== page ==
Every year, more than 14 million Americans contract Human Papillomavirus (HPV), a common virus types that can cause six types of cancer. HPV causes as many as 35,000 cases annually in the US.

While there is no treatment for HPV, there is a vaccine. The HPV vaccine can prevent as many as 32,000 of those cancers from developing. This is why we highly recommended that you and your loved ones receive the HPV vaccination.

The Truth About HPV

HPV is an extremely prevalent virus, with the CDC estimating that as many as 80% of Americans will, at some point, contract it. HPV is highly transmissible and has only a few visible symptoms. Many infected women and men will not know that they have the virus or are at increased risk of developing genital warts and several cancers.

These include cervical cancer, oropharyngeal cancer, vaginal cancer, and vulvar cancer. Almost all cervical cancers are directly caused by HPV. Currently, only cervical cancer is widely screened for; the other types of cancer caused by HPV may not be detected until symptoms arise.

According to the CDC, HPV infections and precancers have dropped significantly since the vaccine was introduced – and cervical precancers as much as 40%.

The HPV vaccine is safe, effective, and long-lasting, with over 120 million cases administered annually.

HPV Prevention

The CDC currently recommends that all 11- or 12-year-olds receive the HPV vaccine, which is now part of the routine childhood vaccines schedule. However, if there is a family history of cervical cancer, such as a mother, grandmother, or aunts, the vaccination may be given as early as nine. “Catch-up” vaccinations are also recommended for those up to the age of 26, with the use of the vaccine Gardasil approved for anyone up to the age of 45. Pregnant women and those who are seriously ill should consult with their doctor before receiving the vaccine.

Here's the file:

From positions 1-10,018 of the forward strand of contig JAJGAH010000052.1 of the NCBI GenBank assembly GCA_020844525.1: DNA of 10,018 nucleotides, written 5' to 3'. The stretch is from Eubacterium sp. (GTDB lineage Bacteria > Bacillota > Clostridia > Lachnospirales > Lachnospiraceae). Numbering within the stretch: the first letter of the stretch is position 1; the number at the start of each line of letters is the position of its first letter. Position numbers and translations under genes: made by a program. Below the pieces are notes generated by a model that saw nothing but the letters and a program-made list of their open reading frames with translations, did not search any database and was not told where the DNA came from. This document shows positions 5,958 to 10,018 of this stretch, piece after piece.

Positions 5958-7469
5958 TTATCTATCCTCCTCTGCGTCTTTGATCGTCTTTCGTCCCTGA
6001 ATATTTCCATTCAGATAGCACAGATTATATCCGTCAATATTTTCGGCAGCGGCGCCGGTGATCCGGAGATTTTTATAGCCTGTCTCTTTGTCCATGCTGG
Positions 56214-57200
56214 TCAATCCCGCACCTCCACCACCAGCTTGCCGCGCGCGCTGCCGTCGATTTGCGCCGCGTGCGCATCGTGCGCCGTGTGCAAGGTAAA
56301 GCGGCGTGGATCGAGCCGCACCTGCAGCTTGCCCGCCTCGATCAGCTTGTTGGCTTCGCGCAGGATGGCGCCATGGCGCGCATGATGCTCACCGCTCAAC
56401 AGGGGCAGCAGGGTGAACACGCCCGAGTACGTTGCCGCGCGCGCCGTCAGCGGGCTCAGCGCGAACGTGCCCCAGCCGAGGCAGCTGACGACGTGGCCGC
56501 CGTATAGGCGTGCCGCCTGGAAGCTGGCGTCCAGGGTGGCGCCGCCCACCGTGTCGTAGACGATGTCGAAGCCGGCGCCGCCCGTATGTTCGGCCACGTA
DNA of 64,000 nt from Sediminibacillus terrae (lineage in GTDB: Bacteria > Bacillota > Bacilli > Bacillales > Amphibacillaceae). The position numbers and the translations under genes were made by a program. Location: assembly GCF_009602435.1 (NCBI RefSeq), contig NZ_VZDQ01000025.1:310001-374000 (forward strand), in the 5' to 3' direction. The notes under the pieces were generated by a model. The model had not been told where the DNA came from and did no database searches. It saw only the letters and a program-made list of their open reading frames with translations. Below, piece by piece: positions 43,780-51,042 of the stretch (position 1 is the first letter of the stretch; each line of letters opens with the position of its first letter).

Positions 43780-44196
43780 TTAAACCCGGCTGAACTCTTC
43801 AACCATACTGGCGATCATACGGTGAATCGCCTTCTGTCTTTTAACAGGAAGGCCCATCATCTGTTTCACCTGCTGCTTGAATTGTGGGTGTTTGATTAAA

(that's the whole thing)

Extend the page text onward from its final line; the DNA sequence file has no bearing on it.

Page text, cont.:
However, although a vital one, the HPV vaccine is just one part of the equation. Condoms and regular screening via PAP tests are the other two. Annual PAP tests from the age of 21, regardless of whether you’re sexually active or not, are generally recommended.

If you need to receive the HPV vaccine or have been vaccinated but would like to schedule a routine screening, the team at Southwest Women’s Oncology welcomes you. Contact us to arrange an appointment.


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Shirley Baker Southwest Women's Oncology

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